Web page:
Renewables make up one-quarter of German energy sources for the first time
One-fourth of German electricity was furnished by renewable energies in the first six months of this year. Based on calculations from the German Association of Energy and Water Industries (BDEW), water, wind, biomass and photovoltaic power plants produced 67.9 billion kilowatt hours of electricity between January and June.
That represents a 25.1 percent share of German electricity consumption, the association reported in Berlin on Thursday. In the first half of 2011, the share of renewables was at 21 percent.
The BDEW also stated that wind energy could be considered the most significant energy source, as it covers 9.2 percent of German energy demand – this in comparison to its 7.7 percent rating the previous year. Biomass came in second at 5.7 percent, though closely followed by photovoltaics with 5.3 percent.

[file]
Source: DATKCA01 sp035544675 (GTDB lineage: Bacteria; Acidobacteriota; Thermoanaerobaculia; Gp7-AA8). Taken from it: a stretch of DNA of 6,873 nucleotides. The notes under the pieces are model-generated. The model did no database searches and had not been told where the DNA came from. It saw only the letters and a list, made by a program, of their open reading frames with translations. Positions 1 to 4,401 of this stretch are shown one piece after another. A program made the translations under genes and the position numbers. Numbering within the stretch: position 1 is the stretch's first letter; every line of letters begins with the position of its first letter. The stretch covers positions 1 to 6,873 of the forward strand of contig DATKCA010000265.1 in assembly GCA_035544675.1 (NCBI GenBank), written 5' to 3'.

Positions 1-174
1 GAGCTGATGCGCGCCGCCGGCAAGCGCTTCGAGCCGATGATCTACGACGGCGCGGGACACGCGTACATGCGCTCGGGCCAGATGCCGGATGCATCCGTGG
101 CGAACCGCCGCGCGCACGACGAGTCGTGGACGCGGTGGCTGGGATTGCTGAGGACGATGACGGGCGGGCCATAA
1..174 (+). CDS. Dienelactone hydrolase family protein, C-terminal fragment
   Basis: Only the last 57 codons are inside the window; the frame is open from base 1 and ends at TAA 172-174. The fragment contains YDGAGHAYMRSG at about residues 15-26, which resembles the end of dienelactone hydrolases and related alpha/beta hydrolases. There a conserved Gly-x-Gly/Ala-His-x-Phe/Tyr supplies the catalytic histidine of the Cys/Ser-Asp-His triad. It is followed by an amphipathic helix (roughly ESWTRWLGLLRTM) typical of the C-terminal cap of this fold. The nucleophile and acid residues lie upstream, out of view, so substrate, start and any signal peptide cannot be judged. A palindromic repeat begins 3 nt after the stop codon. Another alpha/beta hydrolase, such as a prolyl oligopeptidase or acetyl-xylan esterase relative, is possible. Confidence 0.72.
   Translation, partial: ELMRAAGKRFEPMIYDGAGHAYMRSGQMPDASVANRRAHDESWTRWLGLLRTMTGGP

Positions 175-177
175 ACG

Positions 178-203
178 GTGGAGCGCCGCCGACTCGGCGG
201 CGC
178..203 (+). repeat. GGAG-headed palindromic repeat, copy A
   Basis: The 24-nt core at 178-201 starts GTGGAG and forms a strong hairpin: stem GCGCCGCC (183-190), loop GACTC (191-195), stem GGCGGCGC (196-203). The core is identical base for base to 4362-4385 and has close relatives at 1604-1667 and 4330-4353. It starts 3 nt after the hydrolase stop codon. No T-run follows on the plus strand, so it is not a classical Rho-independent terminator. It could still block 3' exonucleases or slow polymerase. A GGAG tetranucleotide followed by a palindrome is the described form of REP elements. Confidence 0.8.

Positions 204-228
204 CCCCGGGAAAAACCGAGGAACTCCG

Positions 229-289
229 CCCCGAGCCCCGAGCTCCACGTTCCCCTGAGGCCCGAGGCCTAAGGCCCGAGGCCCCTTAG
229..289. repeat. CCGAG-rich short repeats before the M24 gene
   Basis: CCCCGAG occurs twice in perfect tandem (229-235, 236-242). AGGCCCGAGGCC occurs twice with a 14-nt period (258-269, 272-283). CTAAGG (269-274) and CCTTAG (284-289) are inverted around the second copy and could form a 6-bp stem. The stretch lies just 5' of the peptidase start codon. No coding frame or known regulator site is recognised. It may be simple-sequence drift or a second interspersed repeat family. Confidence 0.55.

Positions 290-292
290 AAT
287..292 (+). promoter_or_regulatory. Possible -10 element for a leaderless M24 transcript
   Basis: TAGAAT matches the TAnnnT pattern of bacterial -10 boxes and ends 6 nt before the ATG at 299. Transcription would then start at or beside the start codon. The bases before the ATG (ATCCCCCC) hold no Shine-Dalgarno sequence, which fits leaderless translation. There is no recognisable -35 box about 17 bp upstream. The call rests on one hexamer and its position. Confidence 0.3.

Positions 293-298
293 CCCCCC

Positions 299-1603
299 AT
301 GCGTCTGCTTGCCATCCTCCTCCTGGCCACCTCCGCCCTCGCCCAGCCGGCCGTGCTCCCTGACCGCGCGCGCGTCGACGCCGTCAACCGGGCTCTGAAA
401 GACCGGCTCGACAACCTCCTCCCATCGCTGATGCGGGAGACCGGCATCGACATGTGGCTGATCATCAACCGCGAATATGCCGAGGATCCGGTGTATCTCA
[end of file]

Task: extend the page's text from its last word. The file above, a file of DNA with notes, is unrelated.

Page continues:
Water dropped down a spot to fourth, now comprising 4.0 percent of the overall energy sourcing. There was additional 0.9 percent coverage from other renewable energies.